Chinatown, 1974


{Theatrical Release Poster}

After being hired by a jealous wife, a private investigator becomes personally involved with a case where nothing is as it appears to be.

My thoughts: What an entangled story! The good makings of a mystery novel, but I am not sure how well it came across on the screen. The film was so long (over 2 hours) that I kept wondering when it was ever going to end.

The Facts: Evelyn is the daughter of Noah Cross, business partner of Hollis Mulwray. After being raped and impregnated with her father’s child at fifteen, Evelyn flees to Mexico. Hollis follows her and marries her. A fallout occurs between Hollis and Noah over Evelyn. Hollis and Evelyn shield the child Katherine from Noah. Fifteen years later, Gittes investigates and takes pictures of what he believes to be an affair between Hollis and a young woman (in reality the hidden Katherine). Noah wins it all – he gets Katherine who has been hidden from him for years, his first daughter and former business partner are out of the picture so they are no witnesses, and he is now free to follow through with his devious plan of annexing the Northwest Valley into the city of Los Angeles and using it for personal gain.

The Story: It begins after Noah has put his plan into action to find his second daughter, and dispose of his former business partner who learned the truth of his underhand dealings. Gittes was at the crime scene only hours after the murder of Hollis, if only he had pulled the bifocals out of the water sooner the film might have taken a very different turn.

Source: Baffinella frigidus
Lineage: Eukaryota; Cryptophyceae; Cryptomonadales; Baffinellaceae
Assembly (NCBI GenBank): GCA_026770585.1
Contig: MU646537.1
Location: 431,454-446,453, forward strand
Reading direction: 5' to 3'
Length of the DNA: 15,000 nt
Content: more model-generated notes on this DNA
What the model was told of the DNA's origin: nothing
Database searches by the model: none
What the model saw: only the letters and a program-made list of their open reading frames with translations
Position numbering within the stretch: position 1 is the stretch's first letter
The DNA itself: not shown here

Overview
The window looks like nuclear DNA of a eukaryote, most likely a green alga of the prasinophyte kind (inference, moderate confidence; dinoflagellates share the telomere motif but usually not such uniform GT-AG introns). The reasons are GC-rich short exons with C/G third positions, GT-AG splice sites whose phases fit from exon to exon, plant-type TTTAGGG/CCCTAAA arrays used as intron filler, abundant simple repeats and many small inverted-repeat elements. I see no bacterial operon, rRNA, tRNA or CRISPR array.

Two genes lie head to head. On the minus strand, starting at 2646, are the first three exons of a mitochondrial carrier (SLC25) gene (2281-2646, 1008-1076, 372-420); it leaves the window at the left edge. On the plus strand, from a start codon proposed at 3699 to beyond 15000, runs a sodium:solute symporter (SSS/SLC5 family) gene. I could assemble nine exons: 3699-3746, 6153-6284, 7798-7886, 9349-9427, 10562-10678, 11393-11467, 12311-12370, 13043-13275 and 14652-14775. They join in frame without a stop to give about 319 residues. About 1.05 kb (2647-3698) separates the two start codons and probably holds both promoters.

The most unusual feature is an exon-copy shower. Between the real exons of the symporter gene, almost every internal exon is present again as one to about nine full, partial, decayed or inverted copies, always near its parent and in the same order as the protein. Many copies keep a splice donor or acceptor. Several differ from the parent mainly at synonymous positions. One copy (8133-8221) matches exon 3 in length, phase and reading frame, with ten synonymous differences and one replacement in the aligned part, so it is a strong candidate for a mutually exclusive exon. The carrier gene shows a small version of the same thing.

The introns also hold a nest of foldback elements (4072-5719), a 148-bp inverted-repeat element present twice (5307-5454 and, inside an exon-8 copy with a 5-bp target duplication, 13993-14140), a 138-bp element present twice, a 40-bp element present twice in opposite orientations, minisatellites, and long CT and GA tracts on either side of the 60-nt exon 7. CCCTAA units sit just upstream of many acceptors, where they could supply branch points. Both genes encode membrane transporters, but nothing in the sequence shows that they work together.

We are not introduced to the real Ms. Mulwray until twenty minutes into the film and at this moment we are also introduced to the first conflict. In contrast, workings of Noah are introduced no later than 4 minutes after the introduction. Forty minutes in investigating gets real for Gittis when his life is threatened, a stark contrast from his men taking pictures of adultery from a distance, also something he has not dealt with since working in Chinatown years prior.

Everything is connected and has a purpose- though Curly was only part of the first three minutes of the film, he is later reintroduced and is the reason Gittes escapes from the police.

I liked the ending when it finally came around. It was realistic. Nobody wins. The heroine is killed, justice will not come to the criminal, the innocent is emotionally scarred forever and thrown into a dangerous situation (what if Noah continues his previous behavior?), and the hero is left alone to wallow in self-pity.

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